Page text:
I first met Barbara Bush in the living room of their Houston home. “What are you doing here?” was her greeting.
I explained I was press secretary to her daughter-in-law Laura Bush as part of her son’s campaign to win the Republican presidential nomination.
“Well, you better not break anything,” she ordered.
Easier said than done. Anyone who’s ever overseen the setup for a network television interview knows it requires much moving of furniture so the interviewer and interviewees face each other in the most awkward, most forced-looking arrangement.
As if they are to have a staring contest. Most important, it seems, is that the distant background, of all things, must look pretty.
Worse, most every horizontal surface in the senior Mrs. Bush’s living room was festooned with small crystal figurines like four-inch ballerinas precariously perched on glass toes.
The ABC crew had wisely sought permission to move each chair and couch. No one dared ask about the figurines.
The point of the interview with Barbara and Laura Bush was to talk about their son and husband as a human, not a politician trying to positively introduce himself to a curious country as an aspiring president in the fall of 1999.
On the flight down from Austin, Laura Bush and I had gone over the most likely questions for the women from Cokie Roberts and suggested answers, including George W’s past drinking habits. I followed colleagues’ advice to attempt no coaching of Barbara Bush.
The former First Lady entered the room with the future First Lady and was the friendliest hostess you could imagine, introducing herself to each crew member by handshake and adding as an apparent afterthought, “You’ll put everything back where it was, right?”
“Yes, ma’am,” came the chorus.
The interview was long but went well. Of course, the drinking question came up. In short, Laura Bush answered it smoothly and truthfully. Her husband had recognized the problem himself and had quit cold turkey on their anniversary years ago.
I breathed a sigh of relief as Cokie moved to the next question. But Barbara Bush interrupted. “I never thought George was an alcoholic, did you?”
Laura Bush just nodded. And we moved on.
Even when Barbara Bush was not present, she exerted an oversized family influence. Take political manners, for instance. She taught Laura Bush never to be late. You can’t keep people waiting to ask for their vote.
As a result, in nearly two years of separate campaigning, we were never late. At first, as requested, the Texas Rangers security detail and then the Secret Service would deliver us to the site five minutes early so Mrs. Bush could see the door. Then we’d drive around the block until the precise minute.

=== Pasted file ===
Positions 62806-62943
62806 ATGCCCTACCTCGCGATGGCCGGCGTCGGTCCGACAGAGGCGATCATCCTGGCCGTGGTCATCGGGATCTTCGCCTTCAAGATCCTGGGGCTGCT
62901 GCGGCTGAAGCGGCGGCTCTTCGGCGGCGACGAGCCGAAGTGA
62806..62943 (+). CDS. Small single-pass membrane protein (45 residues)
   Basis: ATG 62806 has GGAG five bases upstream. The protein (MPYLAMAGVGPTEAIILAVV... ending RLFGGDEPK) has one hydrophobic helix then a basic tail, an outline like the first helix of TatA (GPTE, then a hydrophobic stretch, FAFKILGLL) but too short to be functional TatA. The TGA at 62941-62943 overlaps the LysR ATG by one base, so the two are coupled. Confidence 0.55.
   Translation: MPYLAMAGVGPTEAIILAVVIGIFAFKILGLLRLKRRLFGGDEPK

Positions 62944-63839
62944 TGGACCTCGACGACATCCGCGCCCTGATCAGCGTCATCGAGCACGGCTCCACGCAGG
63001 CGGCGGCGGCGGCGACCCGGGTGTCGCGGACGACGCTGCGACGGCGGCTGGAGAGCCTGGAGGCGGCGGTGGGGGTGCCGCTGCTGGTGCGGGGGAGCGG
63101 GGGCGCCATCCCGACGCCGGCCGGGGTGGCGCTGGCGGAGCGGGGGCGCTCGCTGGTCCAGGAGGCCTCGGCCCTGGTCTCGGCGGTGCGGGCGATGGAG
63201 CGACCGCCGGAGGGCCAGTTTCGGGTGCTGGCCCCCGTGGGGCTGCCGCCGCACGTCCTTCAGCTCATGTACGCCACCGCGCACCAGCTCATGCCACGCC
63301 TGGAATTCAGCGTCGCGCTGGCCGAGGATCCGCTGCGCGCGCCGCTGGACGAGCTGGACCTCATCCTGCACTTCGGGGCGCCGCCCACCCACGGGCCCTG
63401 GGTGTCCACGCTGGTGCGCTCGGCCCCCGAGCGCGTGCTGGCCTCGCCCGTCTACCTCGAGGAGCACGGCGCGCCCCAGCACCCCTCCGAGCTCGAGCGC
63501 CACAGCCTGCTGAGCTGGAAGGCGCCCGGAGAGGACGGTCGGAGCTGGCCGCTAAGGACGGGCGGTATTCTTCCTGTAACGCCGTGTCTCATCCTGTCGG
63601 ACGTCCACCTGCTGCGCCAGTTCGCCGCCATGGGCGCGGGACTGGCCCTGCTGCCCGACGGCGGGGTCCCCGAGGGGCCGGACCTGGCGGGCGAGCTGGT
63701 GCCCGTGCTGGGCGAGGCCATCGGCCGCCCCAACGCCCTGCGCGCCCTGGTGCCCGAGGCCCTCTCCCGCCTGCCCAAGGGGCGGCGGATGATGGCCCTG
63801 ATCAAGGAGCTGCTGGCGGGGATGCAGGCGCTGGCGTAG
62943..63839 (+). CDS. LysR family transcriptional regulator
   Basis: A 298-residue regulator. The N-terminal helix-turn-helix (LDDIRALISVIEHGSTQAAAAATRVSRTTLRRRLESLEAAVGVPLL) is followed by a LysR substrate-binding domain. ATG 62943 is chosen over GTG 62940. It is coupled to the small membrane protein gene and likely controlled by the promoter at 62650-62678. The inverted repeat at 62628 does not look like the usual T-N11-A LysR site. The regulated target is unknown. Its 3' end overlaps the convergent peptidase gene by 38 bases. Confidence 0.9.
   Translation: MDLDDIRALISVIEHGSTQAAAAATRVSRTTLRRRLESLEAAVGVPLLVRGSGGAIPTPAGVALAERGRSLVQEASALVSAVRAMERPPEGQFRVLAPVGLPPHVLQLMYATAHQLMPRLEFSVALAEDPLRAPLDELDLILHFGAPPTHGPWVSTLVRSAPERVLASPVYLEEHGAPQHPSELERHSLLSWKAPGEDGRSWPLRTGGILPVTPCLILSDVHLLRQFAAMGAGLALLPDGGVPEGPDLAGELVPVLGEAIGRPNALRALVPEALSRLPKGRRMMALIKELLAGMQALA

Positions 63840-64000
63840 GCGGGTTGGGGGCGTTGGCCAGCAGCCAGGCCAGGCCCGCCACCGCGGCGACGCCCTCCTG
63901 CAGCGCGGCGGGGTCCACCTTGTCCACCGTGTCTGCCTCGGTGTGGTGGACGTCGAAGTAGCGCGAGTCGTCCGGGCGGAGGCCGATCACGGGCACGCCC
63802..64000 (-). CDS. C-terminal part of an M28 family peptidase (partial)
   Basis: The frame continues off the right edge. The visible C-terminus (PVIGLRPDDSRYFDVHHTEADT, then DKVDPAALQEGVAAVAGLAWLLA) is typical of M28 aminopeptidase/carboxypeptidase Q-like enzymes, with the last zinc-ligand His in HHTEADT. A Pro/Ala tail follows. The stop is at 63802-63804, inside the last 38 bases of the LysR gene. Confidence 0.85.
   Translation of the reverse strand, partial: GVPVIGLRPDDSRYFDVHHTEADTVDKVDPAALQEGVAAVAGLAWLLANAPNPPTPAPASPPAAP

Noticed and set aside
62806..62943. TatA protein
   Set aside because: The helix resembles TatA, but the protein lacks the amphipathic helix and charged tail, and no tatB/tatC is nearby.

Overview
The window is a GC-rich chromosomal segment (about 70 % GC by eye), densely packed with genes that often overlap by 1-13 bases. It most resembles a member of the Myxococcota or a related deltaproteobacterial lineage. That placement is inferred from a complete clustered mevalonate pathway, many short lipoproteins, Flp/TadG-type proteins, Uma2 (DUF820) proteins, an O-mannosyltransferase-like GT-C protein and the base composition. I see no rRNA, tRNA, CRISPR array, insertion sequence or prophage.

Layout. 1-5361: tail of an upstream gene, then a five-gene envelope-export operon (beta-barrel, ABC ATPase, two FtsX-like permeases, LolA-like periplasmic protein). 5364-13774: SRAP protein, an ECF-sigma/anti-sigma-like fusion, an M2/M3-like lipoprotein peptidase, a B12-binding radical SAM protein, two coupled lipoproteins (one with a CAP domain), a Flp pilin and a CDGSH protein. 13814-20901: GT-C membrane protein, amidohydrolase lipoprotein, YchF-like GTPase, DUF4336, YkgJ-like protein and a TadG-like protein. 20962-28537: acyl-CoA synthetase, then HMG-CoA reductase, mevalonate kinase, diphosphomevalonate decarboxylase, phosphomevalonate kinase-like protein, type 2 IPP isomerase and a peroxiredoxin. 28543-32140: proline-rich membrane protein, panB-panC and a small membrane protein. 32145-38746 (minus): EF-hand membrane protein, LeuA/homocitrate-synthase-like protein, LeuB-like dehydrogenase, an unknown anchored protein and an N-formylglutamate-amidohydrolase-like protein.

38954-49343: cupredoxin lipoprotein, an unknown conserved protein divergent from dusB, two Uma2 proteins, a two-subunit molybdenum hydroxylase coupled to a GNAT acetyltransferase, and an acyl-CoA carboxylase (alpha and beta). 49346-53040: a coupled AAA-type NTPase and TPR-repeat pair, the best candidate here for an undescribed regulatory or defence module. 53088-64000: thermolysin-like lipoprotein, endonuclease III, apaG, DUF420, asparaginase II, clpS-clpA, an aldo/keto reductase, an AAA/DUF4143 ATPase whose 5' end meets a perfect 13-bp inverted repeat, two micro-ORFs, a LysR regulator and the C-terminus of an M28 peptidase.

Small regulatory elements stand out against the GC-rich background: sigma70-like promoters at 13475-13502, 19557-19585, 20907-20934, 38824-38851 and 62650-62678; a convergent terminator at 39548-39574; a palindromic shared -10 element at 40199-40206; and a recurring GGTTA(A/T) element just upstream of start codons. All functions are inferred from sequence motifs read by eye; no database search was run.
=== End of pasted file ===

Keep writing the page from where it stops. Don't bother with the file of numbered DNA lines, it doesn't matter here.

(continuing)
As we flew cross-country from small cities to big ones and back to small ones, an important task of mine as the charter took off was to hand Laura Bush a list of names and addresses for every volunteer who’d helped us at that stop. As we flew to the next appearance, Laura Bush would hand-write and address thank-you notes to each, as her mother-in-law had for many years.
Barbara Bush and her first child George were especially close. Even in her absence he would introduce himself to crowds as “Barbara Bush’s son” to loud ovations. I remember Barbara Bush describing how she overcame a deep depression when their second child Robin died of leukemia at three. Through an open window she overheard little George explaining to a friend he couldn’t play that afternoon because he had to take care of his sad mother.
In offstage conversations before rallies Barbara and her husband were relaxed chatting partners with everyone around. The 41st president clearly enjoyed watching his son follow in his footsteps and simply sharing campaign stories. In New Hampshire one Saturday he told me he had learned he would lose the 1992 race to Bill Clinton two weeks before the election.
How did you get up every morning? I asked.
Well, he said, it was my job. And in politics you never know what might happen. Barbara Bush was friendly but more focussed. As their stage cue neared, she silently touched her husband’s arm to be ready. And he obeyed.
As for that ABC interview, I do not remember much else except one awful moment. As the cameras rolled, I peeked between two crew members. My butt nudged a tiny tea table, causing the most horrifying sound imaginable: A crystal figurine toppling over.
All nearby eyes, including mine, turned in shock. The little ballerina lay on her side.
Unbroken, like the powerful memory of Barbara Bush and her spirit many years later.